This post has been lurking in my drafts for almost two years now, and after a recent discussion with colleagues, it was about time I finish it.
Weekly I get questions about Azure AD application registrations and Enterprise Applications. And since you found this post, you are probably looking for a few answers yourself.
Over the years I have done a lot of work that requires playing around with authentication in Azure. Especially the case I had with the secure application model and Microsoft CSP gave me some good insight into this space. In general, I have limited knowledge of Oauth2, etc. And most of my work in this space has been related to integration with Azure Management APIs
The purpose of this post is to demystify everything around managed identities (MSI), Azure application registrations, and Enterprise Apps. Although Microsoft has this well documented, the context can be somewhat vague. Especially for new developers and IT Pros integrating with the Azure Control plane.
Azure Application registrations
Microsoft has a very robust identity platform in Azure AD. And by creating an application registration you can use this platform to authorize and authenticate various and multiple clients (Mobile, web apps, etc).
When creating an application registration you establish a trust relationship between the Microsofts identity platform and your custom application, meaning you trust Microsoft, but Microsoft does not trust your application in the same way.
You can create single-tenant, multi-tenant, and Microsoft (liveid) based app registrations or a combination of them. But the application definition is only tied to its home directory.
- Single-tenant configuration
- Only principals in the “home” tenant can authenticate.
- Multi-tenant application registrations
- Allows users and applications in other Azure AD tenants to access your app.
- Personal Microsoft accounts
- Here you can allow Microsoft Live ID accounts to access.
Enterprise applications – service principals
App registrations are not very functional on their own. Where App registrations is you custom application definition. Enterprise application is the application identity within your directory (Azure AD). The service principal (enterprise app) can only be assigned access to the directory it exists, and act as an instance of the application.
Relationship between app registrations and enterprise applications.
Enterprise applications (the service principal) have a reference to its Application registration. In most cases, you have one app registration and the service principal (enterprise application) in the same tenant.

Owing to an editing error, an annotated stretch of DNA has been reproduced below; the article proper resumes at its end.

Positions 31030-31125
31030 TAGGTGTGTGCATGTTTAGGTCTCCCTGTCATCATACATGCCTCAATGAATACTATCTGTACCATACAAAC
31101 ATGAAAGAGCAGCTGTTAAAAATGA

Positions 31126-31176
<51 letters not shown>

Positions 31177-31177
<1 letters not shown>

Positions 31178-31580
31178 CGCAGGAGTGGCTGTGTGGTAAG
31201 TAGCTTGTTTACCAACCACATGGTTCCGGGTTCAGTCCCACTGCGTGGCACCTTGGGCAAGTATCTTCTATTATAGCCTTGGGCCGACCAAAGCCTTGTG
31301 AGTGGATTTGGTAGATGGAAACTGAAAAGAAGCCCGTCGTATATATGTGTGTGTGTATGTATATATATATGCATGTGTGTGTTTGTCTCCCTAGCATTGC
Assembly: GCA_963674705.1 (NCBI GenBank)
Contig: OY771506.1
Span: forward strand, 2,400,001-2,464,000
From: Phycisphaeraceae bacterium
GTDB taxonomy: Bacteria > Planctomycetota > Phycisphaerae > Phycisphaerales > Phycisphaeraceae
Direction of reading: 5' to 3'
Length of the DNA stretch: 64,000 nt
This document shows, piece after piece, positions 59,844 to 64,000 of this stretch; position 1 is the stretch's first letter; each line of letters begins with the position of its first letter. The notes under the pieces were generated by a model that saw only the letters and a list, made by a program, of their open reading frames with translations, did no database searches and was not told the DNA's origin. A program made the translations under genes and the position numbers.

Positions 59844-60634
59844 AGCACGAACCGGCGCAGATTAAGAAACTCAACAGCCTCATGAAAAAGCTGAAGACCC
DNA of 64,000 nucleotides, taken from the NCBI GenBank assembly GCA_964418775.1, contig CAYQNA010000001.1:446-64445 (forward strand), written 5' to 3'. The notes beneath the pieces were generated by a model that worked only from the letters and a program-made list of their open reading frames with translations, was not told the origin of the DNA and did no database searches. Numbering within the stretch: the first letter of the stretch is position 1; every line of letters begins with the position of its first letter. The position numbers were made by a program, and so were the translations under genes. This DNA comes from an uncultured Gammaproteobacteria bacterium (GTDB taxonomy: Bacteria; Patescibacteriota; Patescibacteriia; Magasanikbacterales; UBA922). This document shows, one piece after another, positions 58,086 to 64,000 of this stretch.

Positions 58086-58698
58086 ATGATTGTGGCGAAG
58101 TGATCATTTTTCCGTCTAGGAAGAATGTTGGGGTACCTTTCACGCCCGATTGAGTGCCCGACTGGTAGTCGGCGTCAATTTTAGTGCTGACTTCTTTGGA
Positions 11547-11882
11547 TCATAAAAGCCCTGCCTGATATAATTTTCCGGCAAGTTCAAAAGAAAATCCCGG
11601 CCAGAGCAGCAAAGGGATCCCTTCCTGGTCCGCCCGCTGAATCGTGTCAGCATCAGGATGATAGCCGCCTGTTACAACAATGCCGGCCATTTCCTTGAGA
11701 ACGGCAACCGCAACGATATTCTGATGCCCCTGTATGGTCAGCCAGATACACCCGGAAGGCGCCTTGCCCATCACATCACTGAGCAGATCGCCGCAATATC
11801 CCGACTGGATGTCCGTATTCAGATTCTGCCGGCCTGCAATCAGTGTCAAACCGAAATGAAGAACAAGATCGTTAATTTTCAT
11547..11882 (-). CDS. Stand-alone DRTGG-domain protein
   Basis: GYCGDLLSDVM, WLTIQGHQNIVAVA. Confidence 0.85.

When the application is accessible by multiple tenants, all tenants will have one enterprise application. However, the application registration itself will be in its “home” tenant
This can be confusing. But if you look in the enterprise application blade you can find applications from other app vendors being used by you or other users in your directory.
In short: Azure application registrations are the global representation of your custom application, and Enterprise Application is the local representation of the same application, bound to your tenant.
See this post on how to create Application registrations using PowerShell.
Conditional Access is where you use signals to identify if a user can access your application or not. You then use these signals in an “if-this-then-that” format to decide whether the user can access your application.
Conditional access is widely used for accessing cloud resources like the Azure Portal or Office 365. However, you can also use the service for your in-house developed applications as well.
Another player in the mix often causing confusion for developers and administrators is Managed Identities. When released, we used the name Managed Service Identities, in short MSI. But recently Microsoft renamed this service to Managed Identities.
Managed Identities is used to assign an identity (service principal) to an Azure resource. You can use this service principle to access other resources, leveraging the built-in authentication and authorization mechanisms you find in Azure.
Managed identities can access other Azure resources or custom applications.
Previously, when we did not have managed identities, we created an application registration for the resource. Using a secret or certificate to authenticate with Azure. This created a lot of overhead, as it required secret management, key rotation, etc. With managed identities, Azure takes care of this for us.
Managed Identities comes in two configurations. One fully managed and tied to a resource, or as an individual resource.
System-assigned managed identity
System-assigned is where you tie the identity to one specific resource. You configure this during resource deployment or assign an identity after it’s deployed.
The service principal created with system-assigned managed identity will follow the resource lifecycle. If you delete the resource, the identity will also be deleted.
User-assigned managed identity
User-assigned managed identities are individual resources. Multiple Azure resources can use one managed identity, or you can use multiple identities for one resource. Microsoft will still rotate keys and secrets. But with user-assigned managed identities you are in control of the service principal lifecycle and general governance.
There are a lot more to go through when talking about authentication. How to obtain Azure access tokens or how you add Azure login to your website is not covered here. However, I hope this post made the Azure application registrations, service principal, and managed identity space a bit more clear.